Around the same time as the beginning of my training, which already entailed enough bravery in itself, NaNo was soon approaching. I had discussed wanting to start my next novel for years, yet had failed to put in the necessary effort. So, without any set-in-stone plan in mind, just a simple idea bulging in the back of my consciousness, I decided to partake in the 50,000 words a day challenge.
Without realizing it, I was participating in two ridiculously difficult challenges and had no idea what I was going to do for either. The only thing I had in common was an ounce of endurance. A desire to complete the task, and the belief that I could, if I put in the hard work.
I simply, began.
As of now, I am 2,000 words ahead in NaNo, having hit the daily goal every day since the challenge has begun. (Like, what!?) Miraculously, I am on the course to complete NaNo, something I have never thought I could ever accomplish.
Furthermore, just this morning I ran 6 miles for the second time in my entire life. The first time was this past weekend. Who could've thought I'd ever run 6 miles without stopping? Not me, that's for sure.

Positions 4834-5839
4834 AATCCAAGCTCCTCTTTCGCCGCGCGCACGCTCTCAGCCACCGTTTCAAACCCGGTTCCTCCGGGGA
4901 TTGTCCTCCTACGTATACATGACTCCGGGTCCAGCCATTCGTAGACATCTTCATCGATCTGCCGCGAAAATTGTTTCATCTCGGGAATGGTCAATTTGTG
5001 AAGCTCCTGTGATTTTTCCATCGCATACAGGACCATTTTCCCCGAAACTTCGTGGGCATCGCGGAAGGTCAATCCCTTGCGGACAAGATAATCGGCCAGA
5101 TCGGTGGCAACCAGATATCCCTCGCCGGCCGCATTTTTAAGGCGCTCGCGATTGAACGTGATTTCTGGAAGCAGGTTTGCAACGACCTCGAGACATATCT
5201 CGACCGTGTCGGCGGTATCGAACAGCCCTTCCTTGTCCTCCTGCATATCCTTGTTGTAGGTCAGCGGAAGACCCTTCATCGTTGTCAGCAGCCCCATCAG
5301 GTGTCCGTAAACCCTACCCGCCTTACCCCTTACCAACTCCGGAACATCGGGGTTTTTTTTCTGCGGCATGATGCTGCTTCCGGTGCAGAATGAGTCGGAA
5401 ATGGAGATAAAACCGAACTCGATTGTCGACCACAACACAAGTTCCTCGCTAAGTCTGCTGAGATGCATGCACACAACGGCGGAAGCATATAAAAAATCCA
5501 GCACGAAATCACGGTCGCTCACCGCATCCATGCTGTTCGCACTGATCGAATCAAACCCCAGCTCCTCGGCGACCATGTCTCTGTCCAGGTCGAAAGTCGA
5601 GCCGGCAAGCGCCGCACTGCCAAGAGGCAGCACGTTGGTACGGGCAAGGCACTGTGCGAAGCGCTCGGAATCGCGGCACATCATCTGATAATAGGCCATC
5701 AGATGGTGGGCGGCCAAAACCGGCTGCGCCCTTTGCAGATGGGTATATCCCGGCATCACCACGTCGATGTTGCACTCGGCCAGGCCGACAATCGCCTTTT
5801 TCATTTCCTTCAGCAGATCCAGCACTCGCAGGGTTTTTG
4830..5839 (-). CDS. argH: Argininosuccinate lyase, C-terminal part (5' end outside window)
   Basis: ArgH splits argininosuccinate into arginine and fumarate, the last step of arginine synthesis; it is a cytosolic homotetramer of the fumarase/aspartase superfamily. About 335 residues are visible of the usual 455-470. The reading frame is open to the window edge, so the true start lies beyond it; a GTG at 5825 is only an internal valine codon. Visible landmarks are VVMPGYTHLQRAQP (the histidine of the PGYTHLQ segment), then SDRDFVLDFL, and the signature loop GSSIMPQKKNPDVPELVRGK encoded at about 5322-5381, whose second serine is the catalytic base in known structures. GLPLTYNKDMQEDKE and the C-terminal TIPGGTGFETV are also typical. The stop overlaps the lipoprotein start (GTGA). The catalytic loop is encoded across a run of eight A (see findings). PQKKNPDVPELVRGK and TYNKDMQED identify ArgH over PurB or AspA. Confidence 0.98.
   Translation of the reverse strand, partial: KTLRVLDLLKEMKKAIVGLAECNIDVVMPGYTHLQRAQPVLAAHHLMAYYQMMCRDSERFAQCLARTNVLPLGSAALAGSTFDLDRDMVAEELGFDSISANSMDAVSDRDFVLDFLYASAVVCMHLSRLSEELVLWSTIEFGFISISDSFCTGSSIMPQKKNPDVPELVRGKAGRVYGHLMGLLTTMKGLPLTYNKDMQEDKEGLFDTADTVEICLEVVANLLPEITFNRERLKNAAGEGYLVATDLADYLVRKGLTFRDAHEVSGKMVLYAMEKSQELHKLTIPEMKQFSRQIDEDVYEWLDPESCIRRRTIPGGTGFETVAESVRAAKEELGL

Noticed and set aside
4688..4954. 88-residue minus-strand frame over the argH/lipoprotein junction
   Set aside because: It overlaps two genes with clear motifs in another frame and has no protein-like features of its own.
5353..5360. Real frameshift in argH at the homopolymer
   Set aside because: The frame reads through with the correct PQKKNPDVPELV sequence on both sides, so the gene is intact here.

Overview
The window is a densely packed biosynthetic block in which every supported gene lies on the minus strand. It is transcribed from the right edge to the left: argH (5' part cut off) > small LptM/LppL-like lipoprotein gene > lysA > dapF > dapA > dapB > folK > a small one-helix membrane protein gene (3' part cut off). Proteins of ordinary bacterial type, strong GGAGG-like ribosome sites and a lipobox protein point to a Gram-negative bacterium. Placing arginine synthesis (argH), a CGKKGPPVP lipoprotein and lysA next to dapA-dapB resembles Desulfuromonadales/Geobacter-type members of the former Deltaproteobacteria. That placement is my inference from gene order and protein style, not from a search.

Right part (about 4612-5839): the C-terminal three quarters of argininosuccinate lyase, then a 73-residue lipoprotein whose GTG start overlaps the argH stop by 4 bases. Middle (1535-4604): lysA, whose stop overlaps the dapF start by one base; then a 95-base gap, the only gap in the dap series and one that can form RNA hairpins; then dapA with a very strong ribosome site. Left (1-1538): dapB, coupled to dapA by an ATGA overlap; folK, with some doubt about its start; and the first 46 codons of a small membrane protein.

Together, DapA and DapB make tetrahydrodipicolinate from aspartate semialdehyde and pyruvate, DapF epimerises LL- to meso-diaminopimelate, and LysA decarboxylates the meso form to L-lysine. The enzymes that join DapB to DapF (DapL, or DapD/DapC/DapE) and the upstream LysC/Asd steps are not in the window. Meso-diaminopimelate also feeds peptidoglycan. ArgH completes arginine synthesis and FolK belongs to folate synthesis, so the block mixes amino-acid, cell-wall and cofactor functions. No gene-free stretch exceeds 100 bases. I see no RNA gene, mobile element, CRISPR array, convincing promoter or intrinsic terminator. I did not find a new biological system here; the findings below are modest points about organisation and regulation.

On the mission to do both of these challenges, I will admit: I feel exhausted. But, also exhilarated. My mind and body feel worn and yet, I feel more alive than I've felt in a while because I'm doing these things for me, and nobody else. I am giving myself the gift of completing two separate things I've always dreamed of completing.
As always, I don't have all the answers. I'm still figuring out life alongside you. But, I like to think I have a few methods for building endurance, as I've been doing throughout this fall semester in many areas of my life, but especially writing and running.
The following are a few simple mindsets and reminders that I have maintained in order to keep me moving at a steady yet strong pace toward my goals.
Remember: not every day will be the same.
In both running and writing, I have bad and good days. For instance, just after my run, I called Jared, my boyfriend, and he couldn't believe I had just run 6 miles, as I was hardly out of breath, only fatigued. (Trust me, I'm in shock, too.) Yes, I was pretty tired, my legs a bit sore, but for those first five miles, I was flying. Racing around campus, letting my thoughts roam wild, veering off paths to venture into new places near my university. It was, well, fun.